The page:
WHAT TO DO IF YOU ARE BEING INVESTIGATED OR FACING ARREST ON CRIMINAL CHARGES (STATE OR FEDERAL)
By Jeffrey S. Weiner, eSq. Jeffrey S. Weiner, P.A.
When facing arrest on criminal charges, the best advice is (1) be polite and courteous to the law enforcement officers who contact you; and (2) say and write nothing about the allegations. Do not resist or argue with the police. Give them your name, address and other identifying information, and insist on talking with your lawyer as soon as possible. Do not discuss the case. Do not attempt to convince the investigating or arresting law enforcement officers of your innocence. In all probability, the arrest will take place regardless of what you say.
Anything you say (or what the police will claim you said) will be included in a report for possible use against you. So, it’s best to say nothing. Assume that the arrest will take place, and conduct yourself accordingly.
When investigating you, police or agents may talk with people who know you, in order to obtain evidence against you. People who you believe are friendly to you may be forced to be witnesses. Anything you say to them can be used as evidence against you.
The way to prove your innocence is by retaining an effective and experienced criminal defense lawyer. Your efforts to help yourself will almost always fail, be harmful and may well undermine the efforts of your criminal defense attorney acting on your behalf.
Criminal law is a very specialized field of law. It is essential that you retain the services of a respected, competent and experienced criminal defense attorney who is equipped to handle your case properly and who is experienced in the court where your case is (i.e., many lawyers don’t handle cases in federal court).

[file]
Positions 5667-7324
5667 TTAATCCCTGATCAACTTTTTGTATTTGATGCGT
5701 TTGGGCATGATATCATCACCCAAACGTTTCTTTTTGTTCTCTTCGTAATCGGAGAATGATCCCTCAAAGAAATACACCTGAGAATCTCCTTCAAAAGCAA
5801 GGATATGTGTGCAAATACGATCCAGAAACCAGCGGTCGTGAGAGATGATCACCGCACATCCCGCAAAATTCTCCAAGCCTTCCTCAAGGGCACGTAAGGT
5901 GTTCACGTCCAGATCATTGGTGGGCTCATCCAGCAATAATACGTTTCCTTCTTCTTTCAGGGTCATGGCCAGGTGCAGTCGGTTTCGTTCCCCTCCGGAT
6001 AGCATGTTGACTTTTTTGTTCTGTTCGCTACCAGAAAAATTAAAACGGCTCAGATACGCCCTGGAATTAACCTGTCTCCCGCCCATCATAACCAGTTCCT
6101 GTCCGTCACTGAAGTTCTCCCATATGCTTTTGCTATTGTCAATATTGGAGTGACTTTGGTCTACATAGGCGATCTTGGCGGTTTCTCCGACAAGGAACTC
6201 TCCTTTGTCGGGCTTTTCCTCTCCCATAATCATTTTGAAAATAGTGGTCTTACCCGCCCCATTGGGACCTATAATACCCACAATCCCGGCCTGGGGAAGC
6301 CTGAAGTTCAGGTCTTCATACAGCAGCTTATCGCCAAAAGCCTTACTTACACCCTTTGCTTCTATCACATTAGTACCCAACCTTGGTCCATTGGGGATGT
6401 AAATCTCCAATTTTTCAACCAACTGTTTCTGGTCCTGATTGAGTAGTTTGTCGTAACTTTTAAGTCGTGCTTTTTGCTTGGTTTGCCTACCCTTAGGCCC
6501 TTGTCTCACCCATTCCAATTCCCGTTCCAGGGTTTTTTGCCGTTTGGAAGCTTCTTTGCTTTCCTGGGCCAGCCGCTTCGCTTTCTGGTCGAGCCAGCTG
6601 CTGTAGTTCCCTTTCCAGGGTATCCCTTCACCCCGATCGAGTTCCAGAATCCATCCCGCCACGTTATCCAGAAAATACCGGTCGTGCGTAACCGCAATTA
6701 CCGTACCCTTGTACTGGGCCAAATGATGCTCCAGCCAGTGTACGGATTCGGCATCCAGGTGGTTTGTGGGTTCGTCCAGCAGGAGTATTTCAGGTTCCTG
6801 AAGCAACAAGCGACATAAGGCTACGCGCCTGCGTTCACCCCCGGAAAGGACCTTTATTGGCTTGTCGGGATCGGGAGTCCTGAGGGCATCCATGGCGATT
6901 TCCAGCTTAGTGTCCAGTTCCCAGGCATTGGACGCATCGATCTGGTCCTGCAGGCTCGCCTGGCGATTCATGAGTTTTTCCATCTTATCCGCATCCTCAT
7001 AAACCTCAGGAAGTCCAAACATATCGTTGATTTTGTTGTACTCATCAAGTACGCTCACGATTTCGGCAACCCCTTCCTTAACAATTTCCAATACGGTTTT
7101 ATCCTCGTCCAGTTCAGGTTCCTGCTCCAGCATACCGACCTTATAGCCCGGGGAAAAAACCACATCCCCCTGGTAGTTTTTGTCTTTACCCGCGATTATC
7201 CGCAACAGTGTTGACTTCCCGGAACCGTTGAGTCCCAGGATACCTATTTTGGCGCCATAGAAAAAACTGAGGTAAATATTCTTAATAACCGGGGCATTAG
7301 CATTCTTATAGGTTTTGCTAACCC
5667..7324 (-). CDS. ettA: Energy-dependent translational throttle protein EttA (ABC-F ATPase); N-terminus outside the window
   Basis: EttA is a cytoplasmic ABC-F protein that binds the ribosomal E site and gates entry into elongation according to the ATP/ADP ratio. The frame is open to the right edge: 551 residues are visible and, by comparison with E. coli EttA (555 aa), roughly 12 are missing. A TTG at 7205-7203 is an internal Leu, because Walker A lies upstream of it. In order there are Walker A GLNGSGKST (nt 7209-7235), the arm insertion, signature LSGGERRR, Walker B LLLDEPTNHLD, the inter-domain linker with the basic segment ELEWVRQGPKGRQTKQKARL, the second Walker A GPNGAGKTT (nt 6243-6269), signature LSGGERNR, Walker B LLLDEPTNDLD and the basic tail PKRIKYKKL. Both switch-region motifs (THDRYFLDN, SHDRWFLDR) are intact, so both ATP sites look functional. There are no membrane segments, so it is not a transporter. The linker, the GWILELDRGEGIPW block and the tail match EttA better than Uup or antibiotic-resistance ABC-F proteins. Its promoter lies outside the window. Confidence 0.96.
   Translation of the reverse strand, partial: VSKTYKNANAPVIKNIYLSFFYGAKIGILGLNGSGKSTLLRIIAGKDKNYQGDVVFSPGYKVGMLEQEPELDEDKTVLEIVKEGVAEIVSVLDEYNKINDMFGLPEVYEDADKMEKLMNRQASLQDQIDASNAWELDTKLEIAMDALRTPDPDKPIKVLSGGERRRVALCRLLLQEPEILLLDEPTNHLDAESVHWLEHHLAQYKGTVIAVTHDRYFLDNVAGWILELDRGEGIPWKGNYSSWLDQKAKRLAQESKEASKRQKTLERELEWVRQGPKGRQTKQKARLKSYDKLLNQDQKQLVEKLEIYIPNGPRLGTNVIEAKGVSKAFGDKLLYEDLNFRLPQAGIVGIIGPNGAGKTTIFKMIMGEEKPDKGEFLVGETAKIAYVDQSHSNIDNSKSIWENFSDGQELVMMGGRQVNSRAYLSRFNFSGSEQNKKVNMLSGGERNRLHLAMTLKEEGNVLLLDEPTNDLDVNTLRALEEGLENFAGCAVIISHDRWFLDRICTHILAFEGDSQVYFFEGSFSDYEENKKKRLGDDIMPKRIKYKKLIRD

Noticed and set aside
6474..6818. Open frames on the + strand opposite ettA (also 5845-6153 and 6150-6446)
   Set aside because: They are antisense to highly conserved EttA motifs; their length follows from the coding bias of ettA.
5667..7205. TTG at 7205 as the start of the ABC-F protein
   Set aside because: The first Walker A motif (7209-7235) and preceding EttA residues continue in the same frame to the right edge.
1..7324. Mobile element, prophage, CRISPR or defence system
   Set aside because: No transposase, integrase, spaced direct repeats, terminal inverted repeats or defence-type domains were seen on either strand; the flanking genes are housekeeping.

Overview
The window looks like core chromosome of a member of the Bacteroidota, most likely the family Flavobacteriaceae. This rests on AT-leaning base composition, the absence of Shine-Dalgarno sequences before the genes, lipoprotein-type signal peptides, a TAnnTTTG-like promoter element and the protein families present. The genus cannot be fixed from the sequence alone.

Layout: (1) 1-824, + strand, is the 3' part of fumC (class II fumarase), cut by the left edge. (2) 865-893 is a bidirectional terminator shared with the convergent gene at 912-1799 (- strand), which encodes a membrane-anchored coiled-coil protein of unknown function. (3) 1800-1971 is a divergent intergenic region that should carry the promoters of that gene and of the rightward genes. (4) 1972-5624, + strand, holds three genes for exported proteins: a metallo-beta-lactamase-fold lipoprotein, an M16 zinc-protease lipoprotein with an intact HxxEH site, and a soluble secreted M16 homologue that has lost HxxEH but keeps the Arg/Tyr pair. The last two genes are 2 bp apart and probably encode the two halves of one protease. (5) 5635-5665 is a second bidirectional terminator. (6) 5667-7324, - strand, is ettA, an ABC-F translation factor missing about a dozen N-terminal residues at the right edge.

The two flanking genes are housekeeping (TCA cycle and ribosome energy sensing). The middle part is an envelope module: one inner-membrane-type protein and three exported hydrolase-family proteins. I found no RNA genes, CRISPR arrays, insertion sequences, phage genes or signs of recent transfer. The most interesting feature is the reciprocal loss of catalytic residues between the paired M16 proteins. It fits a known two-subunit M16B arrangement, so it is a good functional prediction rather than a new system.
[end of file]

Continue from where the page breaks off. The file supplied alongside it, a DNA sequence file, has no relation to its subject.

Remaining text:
The only confidential and privileged communications you have regarding your case are with your criminal defense attorney. His or her advice is the only advice you should seek in circumstances relating to your case (not that of police officers, jail officials, federal agents, bondsmen or fellow prisoners).
When you speak with your criminal defense attorney, tell entire truth. Bring subpoenas and other relevant evidence and documents with you.
Police and other law enforcement officials, as well as prosecutors and judges, respect people smart enough to politely assert their constitutional rights to remain silent, decline to consent to a search and insist on contacting counsel.
I hope you will never need to utilize the advice that has been provided in this brief article. If you do, I urge you follow my advice.
Jeff Weiner is a former president of National Association of Criminal Defense Lawyers and of the Florida Criminal Defense Attorneys Association. He is a Fellow of the American Board of Criminal Lawyers and is a Board Certified Criminal Trial Advocate certified by the National Board of Trial Advocacy. Weiner has been a practicing criminal defense attorney since 1974. He has argued trials and appeals throughout the country including, before the United States and Florida Supreme Courts.
By Jeffrey S. Weiner, ESQ. - Jeffrey S. Weiner, P.A., Attorneys at Law
Two Datran Center, Suite 1910
Miami, FL 33156
South Florida Legal Guide 2010 Edition